24. Eurostat. (2016). Asylum quarterly report. http://ec.europa.eu/eurostat/statistics-explained/index.php/Asylum_quarterly_report. Accessed 12 July 2018.

    Google Scholar 

  25. Eurostat. (2020). Activity rates by sex, age and country of birth (%). http://appsso.eurostat.ec.europa.eu/nui/show.do?dataset=lfsa_argacob. Accessed 4 Mar 2020.

  26. Finnish Immigration Service. (2016). Humanitarian protection no longer granted; new guidelines issued for Afghanistan, Iraq and Somalia. https://migri.fi/en/article/-/asset_publisher/humanitaarista-suojelua-ei-myonneta-enaa-uudet-maalinjaukset-afganistanista-irakista-ja-somaliasta. Accessed 2 Mar 2020.

  27. Finnish Immigration Service. (2018). Quota refugees. http://migri.fi/en/quota-refugees. Accessed 2 Apr 2019.

  28. Finnish Immigration Service. (2019). Old statistics on asylum and refugees. https://migri.fi/en/old-statistics. Accessed 3 Mar 2020.

    Google Scholar 

  29. Finnish Ministry of Interior. (2020). Resettlement of quota refugees is one way of helping the most vulnerable. https://intermin.fi/en/areas-of-expertise/migration/refugees-and-asylum-seekers/quota-refugees. Accessed 29 May 2020.

  30. Greenwell, L., Valdez, R. B., & DaVanzo, J. (1997). Social ties, wages, and gender in a study of Salvadorean and Pilipino immigrants in Los Angeles. Social Science Quarterly, 2(78), 559–577.

    Google Scholar 

  31. Hainmueller, J., Hangartner, D., & Lawrence, D. (2016). When lives are put on hold: Lengthy asylum processes decrease employment among refugees. Science Advances. https://doi.org/10.1126/sciadv.1600432.

  32. Hatton, T. J. (2017). Refugees and asylum seekers, the crisis in Europe and the future of policy. Economic Policy, 32(91), 447–496.

    Google Scholar 

  33. Jarman, J., Blackburn, R. M., & Racko, G. (2012). The dimensions of occupational gender segregation in industrial countries. Sociology, 46(6), 1003–1019.

    Google Scholar 

  34. Jauhiainen, J. (2017). Turvapaikka Suomesta? Vuoden 2015 turvapaikanhakijat ja turvapaikkaprosessit Suomessa [Asylum in Finland? The 2015 asylum seekers and the asylum processes in Finland]. Turun yliopiston maantieteen ja geologian laitoksen julkaisuja 5. Turku: Turku University.

    Google Scholar 

  35. Kahn, L. M. (2012). Labor market policy: A comparative view on the costs and benefits of labor market flexibility. Journal of Policy Analysis and Management, 31(1), 94–110.

    Google Scholar 

  36. Lancee, B. (2010). The economic returns of immigrants’ bonding and bridging social capital: The case of the Netherlands. International Migration Review, 44(1), 202–226.

    Google Scholar 

  37. Liebkind, K., Larja, L., & Brylka, A. (2016). Ethnic and gender discrimination in recruitment: Experimental evidence from Finland. Journal of Social and Political Psychology, 4(1), 403–426.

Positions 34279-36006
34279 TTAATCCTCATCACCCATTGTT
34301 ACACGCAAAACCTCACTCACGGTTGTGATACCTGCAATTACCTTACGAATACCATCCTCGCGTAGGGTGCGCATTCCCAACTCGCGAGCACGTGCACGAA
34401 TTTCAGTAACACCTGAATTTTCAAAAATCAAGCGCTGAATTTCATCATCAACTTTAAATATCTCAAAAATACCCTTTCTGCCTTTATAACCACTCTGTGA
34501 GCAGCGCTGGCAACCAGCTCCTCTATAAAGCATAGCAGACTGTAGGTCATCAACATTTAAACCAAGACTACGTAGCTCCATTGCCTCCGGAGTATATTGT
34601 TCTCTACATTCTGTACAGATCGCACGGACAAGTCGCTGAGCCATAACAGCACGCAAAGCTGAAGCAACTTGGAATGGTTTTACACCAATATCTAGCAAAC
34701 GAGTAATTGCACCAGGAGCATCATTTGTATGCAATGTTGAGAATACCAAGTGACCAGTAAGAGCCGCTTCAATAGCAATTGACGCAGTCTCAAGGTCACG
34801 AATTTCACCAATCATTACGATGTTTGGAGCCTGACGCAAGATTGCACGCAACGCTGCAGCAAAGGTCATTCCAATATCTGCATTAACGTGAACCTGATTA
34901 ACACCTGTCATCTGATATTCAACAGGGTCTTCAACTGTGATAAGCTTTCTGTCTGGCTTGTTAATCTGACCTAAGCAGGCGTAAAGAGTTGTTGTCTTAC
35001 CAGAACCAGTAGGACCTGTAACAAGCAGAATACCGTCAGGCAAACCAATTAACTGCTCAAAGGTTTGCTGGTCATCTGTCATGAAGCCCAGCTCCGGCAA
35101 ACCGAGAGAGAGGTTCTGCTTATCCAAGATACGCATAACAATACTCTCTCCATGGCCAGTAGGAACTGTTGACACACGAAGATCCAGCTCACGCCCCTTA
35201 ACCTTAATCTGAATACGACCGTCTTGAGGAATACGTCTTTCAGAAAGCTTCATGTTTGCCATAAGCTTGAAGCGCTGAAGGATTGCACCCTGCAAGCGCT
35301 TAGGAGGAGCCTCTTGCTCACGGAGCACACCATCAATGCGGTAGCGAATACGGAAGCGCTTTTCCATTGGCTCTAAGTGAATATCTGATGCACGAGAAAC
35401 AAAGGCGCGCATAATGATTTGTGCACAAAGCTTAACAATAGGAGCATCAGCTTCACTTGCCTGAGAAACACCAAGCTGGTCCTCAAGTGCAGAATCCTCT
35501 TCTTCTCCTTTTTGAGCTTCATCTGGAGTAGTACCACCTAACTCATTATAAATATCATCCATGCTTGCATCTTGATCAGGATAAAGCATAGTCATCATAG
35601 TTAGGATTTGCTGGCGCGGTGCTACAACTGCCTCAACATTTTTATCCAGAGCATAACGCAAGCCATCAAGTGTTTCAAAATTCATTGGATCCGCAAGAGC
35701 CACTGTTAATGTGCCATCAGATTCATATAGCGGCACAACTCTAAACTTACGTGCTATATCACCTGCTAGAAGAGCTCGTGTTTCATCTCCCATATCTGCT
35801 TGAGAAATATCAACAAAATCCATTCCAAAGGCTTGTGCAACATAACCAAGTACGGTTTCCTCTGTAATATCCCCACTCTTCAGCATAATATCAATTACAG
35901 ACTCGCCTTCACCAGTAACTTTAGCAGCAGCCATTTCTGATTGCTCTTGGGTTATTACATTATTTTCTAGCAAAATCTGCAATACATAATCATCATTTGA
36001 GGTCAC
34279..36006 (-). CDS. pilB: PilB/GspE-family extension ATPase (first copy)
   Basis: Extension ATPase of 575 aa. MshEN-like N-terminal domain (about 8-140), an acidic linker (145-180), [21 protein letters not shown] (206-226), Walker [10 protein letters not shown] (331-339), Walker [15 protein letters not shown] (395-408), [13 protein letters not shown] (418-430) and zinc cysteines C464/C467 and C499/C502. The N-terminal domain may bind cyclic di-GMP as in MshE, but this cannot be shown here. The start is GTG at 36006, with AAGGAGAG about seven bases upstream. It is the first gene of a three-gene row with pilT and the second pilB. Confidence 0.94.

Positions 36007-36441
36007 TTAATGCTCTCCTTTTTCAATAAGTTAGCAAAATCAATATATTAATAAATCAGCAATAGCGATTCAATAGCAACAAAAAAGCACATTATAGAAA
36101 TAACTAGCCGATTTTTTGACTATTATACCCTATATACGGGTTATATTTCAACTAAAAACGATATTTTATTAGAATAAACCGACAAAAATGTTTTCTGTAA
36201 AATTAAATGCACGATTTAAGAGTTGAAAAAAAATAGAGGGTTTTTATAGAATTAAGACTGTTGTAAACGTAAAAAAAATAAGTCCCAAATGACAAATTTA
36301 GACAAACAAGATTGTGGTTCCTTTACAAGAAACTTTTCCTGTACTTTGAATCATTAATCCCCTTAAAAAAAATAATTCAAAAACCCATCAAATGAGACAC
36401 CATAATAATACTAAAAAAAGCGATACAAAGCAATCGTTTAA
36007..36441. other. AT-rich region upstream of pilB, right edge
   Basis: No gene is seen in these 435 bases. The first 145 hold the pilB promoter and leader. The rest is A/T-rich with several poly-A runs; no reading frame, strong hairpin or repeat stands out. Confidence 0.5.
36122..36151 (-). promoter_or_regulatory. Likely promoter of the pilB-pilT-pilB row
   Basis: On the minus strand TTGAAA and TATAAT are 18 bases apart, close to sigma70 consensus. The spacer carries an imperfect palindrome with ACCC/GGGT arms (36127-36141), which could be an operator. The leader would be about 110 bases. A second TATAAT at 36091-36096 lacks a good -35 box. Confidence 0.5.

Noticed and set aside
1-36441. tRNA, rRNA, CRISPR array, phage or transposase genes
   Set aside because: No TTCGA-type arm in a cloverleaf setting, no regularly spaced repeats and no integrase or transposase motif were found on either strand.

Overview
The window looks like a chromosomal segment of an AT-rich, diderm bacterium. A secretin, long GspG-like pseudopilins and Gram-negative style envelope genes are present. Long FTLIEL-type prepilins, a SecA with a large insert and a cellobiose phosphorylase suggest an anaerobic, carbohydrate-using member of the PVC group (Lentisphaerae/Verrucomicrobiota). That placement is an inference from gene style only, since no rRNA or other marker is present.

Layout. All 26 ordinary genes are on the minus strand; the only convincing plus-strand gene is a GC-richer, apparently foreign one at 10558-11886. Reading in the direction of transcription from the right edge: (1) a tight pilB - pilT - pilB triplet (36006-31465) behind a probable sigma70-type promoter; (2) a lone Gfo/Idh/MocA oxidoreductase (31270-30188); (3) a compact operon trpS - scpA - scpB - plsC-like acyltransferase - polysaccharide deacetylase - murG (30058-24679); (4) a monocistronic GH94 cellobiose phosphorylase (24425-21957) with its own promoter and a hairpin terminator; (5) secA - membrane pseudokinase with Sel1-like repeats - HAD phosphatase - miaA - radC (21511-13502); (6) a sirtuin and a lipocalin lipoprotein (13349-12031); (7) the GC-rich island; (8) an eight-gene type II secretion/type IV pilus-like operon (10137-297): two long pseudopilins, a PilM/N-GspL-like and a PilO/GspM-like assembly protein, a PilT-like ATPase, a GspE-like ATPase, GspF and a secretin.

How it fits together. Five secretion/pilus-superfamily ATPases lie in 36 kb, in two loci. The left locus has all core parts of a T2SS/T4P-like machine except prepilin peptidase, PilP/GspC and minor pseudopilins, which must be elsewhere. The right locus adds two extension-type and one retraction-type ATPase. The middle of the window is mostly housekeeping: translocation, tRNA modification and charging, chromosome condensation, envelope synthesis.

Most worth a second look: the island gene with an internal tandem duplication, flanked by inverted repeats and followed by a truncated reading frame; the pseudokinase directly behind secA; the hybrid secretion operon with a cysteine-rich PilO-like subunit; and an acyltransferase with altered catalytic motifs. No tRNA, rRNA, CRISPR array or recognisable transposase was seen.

Google Scholar 

  38. Lundberg, S., & Rose, E. (2000). Parenthood and the earnings of married men and women. Labour Economics, 6(7), 689–710.

    Google Scholar 

  39. Lunneblad, J. (2017). Integration of refugee children and their families in the Swedish preschool: Strategies, objectives and standards. European Early Childhood Education Research Journal, 25(3), 359–369.

    Google Scholar 

  40. Monti, A. (2019). Re-emigration of foreign-born residents from Sweden: 1990–2015. Population, Space and Place. https://doi.org/10.1002/psp.2285.

  41. Mussino, E., & Strozza, S. (2012). The fertility of immigrants after arrival: The Italian case. Demographic Research, 26, 99–130.

    Google Scholar 

  42. OECD (2017). Who bears the cost of integrating refugees? Migration policy debates 13. Paris: OECD.

    Google Scholar 

  43. Pehkonen, A. (2006). Immigrants paths to employment in Finland. Finnish Yearbook of Population Research, 42, 113–128.

    Google Scholar 

  44. Portes, A., & Sensenbrenner, J. (1993). Embeddedness and immigration: Notes on the social determinants of economic action. American Journal of Sociology, 98(6), 1320–1350.

    Google Scholar 

  45. Saarela, J., & Weber, R. (2017). Assessment of educational misclassification in register-based data on Finnish immigrants in Sweden. Scandinavian Journal of Public Health, 17(45), 20–24.

    Google Scholar 

  46. Sainsbury, D. (2006). Immigrants social rights in comparative perspective: Welfare regimes, forms in immigration and immigration policy regimes. Journal of European Social Policy, 3(16), 229–244.

    Google Scholar 

  47. Sarvimäki, M. (2017). Labor market integration of refugees in Finland. VATT research reports 185. Helsinki: VATT.

    Google Scholar